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Bad experience at a boot fitter

post #1 of 8
Thread Starter 
Guys is it me or has something changed at GMOL.
I have reached out to GMOL three or four times in the past to assist me with some tweaking and adjustments to my boots. The service was great and I have been very pleased with GMOL (I recommend them to everyone I talk to about boot fitting).

This last experience was not as good as the past ones. I went into the shop to have some adjustments made to my new boots. Without even checking the shell fit of my foot to my new boot I was told in a hostel manor I bought the wrong boot. And only after a different employ shell fitted me I was told the boot was the right size.

I have been skiing for over 30 years and for many personal reasons and past experiences I have stopped using custom foot beds and chosen to not have a custom foot bed put in my boot.
When I told this to GMOL I was basically told to not waste their time and my money on making any changes to my boots and was basically kicked to the curb.
Now please keep in mind that not having a custom foot bed has never stopped GMOL from helping me with my boots in the past. In fact they have made adjustments which have helped me immensely in the past.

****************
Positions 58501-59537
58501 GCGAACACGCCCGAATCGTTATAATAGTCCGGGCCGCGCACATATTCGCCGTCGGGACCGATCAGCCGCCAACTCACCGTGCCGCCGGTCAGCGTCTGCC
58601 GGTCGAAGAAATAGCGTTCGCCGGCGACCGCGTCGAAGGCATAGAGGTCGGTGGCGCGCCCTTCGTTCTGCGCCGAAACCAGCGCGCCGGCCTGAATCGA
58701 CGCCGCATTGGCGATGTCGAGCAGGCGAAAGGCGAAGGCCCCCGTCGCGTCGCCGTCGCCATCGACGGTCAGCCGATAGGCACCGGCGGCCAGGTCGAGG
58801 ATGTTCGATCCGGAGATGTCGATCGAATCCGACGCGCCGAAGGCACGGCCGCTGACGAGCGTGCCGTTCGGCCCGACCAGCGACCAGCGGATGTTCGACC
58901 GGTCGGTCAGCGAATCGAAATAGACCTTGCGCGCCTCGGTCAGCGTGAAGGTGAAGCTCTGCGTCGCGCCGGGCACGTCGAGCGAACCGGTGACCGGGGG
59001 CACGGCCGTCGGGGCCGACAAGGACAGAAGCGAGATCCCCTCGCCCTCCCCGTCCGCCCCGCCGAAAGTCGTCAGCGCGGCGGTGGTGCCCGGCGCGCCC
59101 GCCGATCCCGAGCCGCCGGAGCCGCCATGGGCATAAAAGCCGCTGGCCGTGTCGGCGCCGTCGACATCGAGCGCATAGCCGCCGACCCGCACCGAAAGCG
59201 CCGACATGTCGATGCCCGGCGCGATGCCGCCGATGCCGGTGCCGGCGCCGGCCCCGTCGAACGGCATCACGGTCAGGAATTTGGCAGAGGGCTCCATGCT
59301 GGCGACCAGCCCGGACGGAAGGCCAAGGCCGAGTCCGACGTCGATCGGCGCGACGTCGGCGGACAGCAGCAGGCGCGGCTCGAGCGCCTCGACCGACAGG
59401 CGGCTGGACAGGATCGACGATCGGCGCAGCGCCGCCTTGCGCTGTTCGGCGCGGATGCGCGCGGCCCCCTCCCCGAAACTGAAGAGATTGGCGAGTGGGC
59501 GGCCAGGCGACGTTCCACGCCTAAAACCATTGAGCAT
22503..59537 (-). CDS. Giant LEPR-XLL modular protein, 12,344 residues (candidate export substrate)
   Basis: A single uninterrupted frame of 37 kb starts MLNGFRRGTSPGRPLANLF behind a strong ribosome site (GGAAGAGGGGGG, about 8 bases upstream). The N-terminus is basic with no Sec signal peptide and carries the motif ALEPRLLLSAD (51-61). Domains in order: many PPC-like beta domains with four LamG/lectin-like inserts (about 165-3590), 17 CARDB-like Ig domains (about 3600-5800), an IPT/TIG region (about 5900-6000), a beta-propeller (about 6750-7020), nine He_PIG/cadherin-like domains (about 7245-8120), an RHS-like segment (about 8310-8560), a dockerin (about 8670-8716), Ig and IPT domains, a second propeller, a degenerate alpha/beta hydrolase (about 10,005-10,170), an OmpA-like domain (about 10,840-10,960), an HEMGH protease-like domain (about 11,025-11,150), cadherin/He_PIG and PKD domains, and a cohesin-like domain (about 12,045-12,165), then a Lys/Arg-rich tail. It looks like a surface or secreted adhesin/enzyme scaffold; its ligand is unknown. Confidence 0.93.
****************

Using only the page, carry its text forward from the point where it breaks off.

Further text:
I am not sure what the deal is but I used to look forward to the service I received from GMOL.

Sorry for the rant but I had to get it off my chest.
post #2 of 8
As Bill Parcell's once said about being held responsible for his team's performance without having control over personnel choices:

"If you are going to ask me to cook the meal, you should let me buy the ingredients."

What I'm getting at is: GMOL didn't fit you in the boot and you don't want to start with a solid foundation so any adjustment would be a shot in the dark... yet they'd be 'on the hook' to keep making adjustments until you were happy. Not exactly a recipe for anyone ending up happy.

Just my $0.02

- I understand your displeasure with the brush off, but I also understand their desire to not put their name and reputation on the line when they don't feel they will get good results.
post #3 of 8
Thread Starter 
Understood but prior to this year it has never been an issue.
post #4 of 8
Phatboy,